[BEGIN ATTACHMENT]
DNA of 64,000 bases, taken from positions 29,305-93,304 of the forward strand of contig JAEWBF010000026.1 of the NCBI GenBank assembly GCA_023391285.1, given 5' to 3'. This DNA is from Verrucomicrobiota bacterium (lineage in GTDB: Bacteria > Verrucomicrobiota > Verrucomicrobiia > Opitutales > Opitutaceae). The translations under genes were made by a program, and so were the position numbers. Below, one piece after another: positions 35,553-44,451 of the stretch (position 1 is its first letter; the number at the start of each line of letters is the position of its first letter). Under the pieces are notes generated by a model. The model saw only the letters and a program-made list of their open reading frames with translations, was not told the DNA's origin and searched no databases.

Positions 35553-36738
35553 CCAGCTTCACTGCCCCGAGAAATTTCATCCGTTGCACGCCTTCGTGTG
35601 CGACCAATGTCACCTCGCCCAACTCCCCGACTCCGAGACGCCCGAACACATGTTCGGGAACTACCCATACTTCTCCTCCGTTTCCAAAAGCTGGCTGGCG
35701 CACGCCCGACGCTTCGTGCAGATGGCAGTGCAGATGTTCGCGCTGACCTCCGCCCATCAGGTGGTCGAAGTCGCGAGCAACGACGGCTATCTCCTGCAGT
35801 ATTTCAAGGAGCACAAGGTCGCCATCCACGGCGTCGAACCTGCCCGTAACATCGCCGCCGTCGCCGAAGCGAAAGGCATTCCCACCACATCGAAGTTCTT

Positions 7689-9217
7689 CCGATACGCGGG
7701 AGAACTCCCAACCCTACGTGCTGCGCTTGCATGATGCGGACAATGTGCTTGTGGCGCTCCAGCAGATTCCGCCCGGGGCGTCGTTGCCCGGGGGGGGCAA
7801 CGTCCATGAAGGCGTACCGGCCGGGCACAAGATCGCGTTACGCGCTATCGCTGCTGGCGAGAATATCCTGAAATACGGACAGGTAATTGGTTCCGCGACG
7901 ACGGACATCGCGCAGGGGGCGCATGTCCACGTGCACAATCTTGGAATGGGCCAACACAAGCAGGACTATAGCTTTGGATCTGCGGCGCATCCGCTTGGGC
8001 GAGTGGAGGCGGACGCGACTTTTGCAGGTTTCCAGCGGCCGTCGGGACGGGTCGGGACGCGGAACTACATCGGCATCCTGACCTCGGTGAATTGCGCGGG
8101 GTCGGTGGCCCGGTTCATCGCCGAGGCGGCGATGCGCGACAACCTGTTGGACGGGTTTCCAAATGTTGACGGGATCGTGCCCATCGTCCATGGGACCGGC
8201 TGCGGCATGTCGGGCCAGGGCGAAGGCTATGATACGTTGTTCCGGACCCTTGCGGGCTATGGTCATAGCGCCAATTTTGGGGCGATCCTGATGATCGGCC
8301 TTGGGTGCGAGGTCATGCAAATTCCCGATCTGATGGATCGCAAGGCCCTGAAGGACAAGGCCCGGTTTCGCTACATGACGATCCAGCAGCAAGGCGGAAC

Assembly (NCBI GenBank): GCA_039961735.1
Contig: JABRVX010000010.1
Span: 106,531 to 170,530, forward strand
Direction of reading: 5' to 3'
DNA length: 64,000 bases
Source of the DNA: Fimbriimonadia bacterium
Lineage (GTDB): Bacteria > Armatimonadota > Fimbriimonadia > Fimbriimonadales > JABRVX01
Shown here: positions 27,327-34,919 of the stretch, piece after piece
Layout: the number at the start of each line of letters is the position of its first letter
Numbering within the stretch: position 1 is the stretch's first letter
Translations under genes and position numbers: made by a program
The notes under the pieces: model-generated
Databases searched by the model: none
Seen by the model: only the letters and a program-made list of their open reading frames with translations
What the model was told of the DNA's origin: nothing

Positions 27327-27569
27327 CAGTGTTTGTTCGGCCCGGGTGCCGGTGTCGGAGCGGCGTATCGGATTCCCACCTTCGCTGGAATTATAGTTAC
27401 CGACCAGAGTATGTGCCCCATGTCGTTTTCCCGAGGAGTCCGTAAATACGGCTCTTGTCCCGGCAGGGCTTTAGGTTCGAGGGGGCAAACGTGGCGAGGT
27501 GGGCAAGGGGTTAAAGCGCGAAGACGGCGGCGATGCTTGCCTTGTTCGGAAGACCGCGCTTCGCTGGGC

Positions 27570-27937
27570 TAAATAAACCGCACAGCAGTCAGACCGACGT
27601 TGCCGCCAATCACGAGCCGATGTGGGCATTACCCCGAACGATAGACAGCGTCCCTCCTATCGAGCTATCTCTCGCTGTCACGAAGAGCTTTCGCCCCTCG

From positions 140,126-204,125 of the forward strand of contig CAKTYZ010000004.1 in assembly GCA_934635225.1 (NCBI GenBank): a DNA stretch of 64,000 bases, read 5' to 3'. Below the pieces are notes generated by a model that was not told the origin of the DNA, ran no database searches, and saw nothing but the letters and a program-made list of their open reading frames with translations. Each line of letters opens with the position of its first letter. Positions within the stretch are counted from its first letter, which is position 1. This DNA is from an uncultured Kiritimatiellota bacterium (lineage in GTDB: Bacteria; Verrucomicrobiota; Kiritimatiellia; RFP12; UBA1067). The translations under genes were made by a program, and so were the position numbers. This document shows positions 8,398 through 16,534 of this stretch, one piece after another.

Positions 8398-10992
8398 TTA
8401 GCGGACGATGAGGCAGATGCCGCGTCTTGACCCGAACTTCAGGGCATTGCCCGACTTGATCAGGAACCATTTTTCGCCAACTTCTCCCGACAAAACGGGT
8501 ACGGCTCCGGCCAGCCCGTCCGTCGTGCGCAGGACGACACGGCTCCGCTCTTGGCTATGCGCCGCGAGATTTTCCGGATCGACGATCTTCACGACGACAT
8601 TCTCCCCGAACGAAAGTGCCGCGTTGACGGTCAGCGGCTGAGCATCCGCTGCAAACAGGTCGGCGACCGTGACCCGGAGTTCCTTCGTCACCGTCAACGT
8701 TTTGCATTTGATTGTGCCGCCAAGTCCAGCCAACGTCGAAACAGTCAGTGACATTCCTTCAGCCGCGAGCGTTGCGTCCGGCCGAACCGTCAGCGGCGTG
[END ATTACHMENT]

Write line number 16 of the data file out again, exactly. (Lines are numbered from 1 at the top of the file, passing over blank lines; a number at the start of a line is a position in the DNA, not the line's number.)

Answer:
Assembly (NCBI GenBank): GCA_039961735.1